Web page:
In terms of deliverables, outcome, cost and impact, these organisations have been able to achieve more with less. This is unprecedented compared to what is achievable in the pre-COVID-19 era. The separate webinar series of CLEEN Foundation and Centre for Democracy and Development drew participants from India, Uganda, United Kingdom, Zimbabwe, South Africa, Uganda, Kenya and Ghana among others. These meetings have also been attended by eminent personalities such as the Chairman of the Nigeria Governors’ Forum as well as the Minister of Interior, Senator and House of Representative Member. Considering the logistics of planning and resources if such meetings were to be hosted physically; such is usually a daunting experience with lesser outcome and impacts. In a twist of events, the regular civil servants whom we thought are impervious to changes are also embracing technology and have participated in the virtual advocacy meetings workshops organized by the civil society organisations during the pandemic. This is a commendable achievement that goes to show that change is possible- thanks to the COVID-19 disruption!
As the COVID-19 pandemic drives profound societal and organisational shifts, the civil society organizations have the opportunity to return to the trenches by re-designing the future of our work, building on the lessons and practices we are executing during the crisis. The starting point here is to leverage technology and concentrate our efforts on building the capacity of the sub-national civil society actors and organizations. The Abuja-based CSOs must reduce the pace of jumping into the planes to travel to states and implement projects while we have state partners that can deliver on that if only we can concentrate on building their capacity on strategic advocacy, proposal writing, program and financial reporting and community engagement among others. The argument here is not to say that virtual meeting has suddenly become the silver bullet solution. The civil society organizations serve different sections of our population- educated, non-educated, the digital natives and digital immigrants. While we might not be able to bring the market women and community leaders to virtual meetings, we can reach the CSO actors who work in their midst. I have argued severally that the real advocacy work for good governance must take place at the sub national levels and COVID-19 offers us some lessons to re-invent our engagement strategies. Furthermore, as the aid basket continues to shrink, COVID-19 disruption presents opportunities for us to leverage what works and wean the sector from donor driven programming. If we leverage technology and work closely with the sub national CSOs by first building their capacities, we can achieve more with less, and more importantly, position the third sector in Nigeria to be resilient in the face of this and the next global threat and disruptions.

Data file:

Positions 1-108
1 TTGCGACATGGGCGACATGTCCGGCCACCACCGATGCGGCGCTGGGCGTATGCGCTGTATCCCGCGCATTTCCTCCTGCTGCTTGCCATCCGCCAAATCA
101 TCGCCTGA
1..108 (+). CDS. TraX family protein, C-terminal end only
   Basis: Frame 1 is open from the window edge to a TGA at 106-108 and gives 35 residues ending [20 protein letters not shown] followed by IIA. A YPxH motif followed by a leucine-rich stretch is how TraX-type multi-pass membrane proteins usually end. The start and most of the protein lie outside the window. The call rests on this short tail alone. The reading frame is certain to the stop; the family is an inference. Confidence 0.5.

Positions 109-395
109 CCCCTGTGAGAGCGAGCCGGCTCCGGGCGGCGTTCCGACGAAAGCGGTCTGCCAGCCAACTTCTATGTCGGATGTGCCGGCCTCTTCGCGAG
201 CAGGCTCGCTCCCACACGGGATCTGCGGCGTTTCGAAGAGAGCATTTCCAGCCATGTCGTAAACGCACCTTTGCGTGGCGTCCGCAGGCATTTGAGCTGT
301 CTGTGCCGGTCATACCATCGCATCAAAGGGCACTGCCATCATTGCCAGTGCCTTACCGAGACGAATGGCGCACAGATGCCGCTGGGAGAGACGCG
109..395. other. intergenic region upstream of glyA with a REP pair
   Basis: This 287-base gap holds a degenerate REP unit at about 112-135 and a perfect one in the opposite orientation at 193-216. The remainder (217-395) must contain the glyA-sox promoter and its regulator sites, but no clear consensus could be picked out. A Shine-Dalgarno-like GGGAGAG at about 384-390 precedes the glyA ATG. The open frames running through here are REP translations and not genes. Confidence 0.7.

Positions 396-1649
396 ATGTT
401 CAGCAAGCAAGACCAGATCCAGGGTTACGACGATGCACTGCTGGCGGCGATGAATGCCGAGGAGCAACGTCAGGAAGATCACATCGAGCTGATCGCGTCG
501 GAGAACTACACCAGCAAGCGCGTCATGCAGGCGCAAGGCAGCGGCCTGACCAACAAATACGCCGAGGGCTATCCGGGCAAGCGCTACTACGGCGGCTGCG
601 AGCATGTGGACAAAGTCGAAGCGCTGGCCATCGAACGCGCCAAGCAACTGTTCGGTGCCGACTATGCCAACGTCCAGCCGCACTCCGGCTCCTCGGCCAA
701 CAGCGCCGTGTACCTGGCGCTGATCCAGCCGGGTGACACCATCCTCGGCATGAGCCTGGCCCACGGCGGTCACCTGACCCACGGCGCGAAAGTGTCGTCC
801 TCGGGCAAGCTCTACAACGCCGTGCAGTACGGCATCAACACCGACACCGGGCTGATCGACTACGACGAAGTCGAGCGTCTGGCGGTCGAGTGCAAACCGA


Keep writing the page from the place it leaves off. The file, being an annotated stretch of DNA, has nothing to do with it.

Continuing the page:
Oluwole Ojewale is a scholar in urban affairs and a global development professional with vast project experiences on accountable governance, security and community resilience in Sub-Saharan Africa. He tweets @woleojewale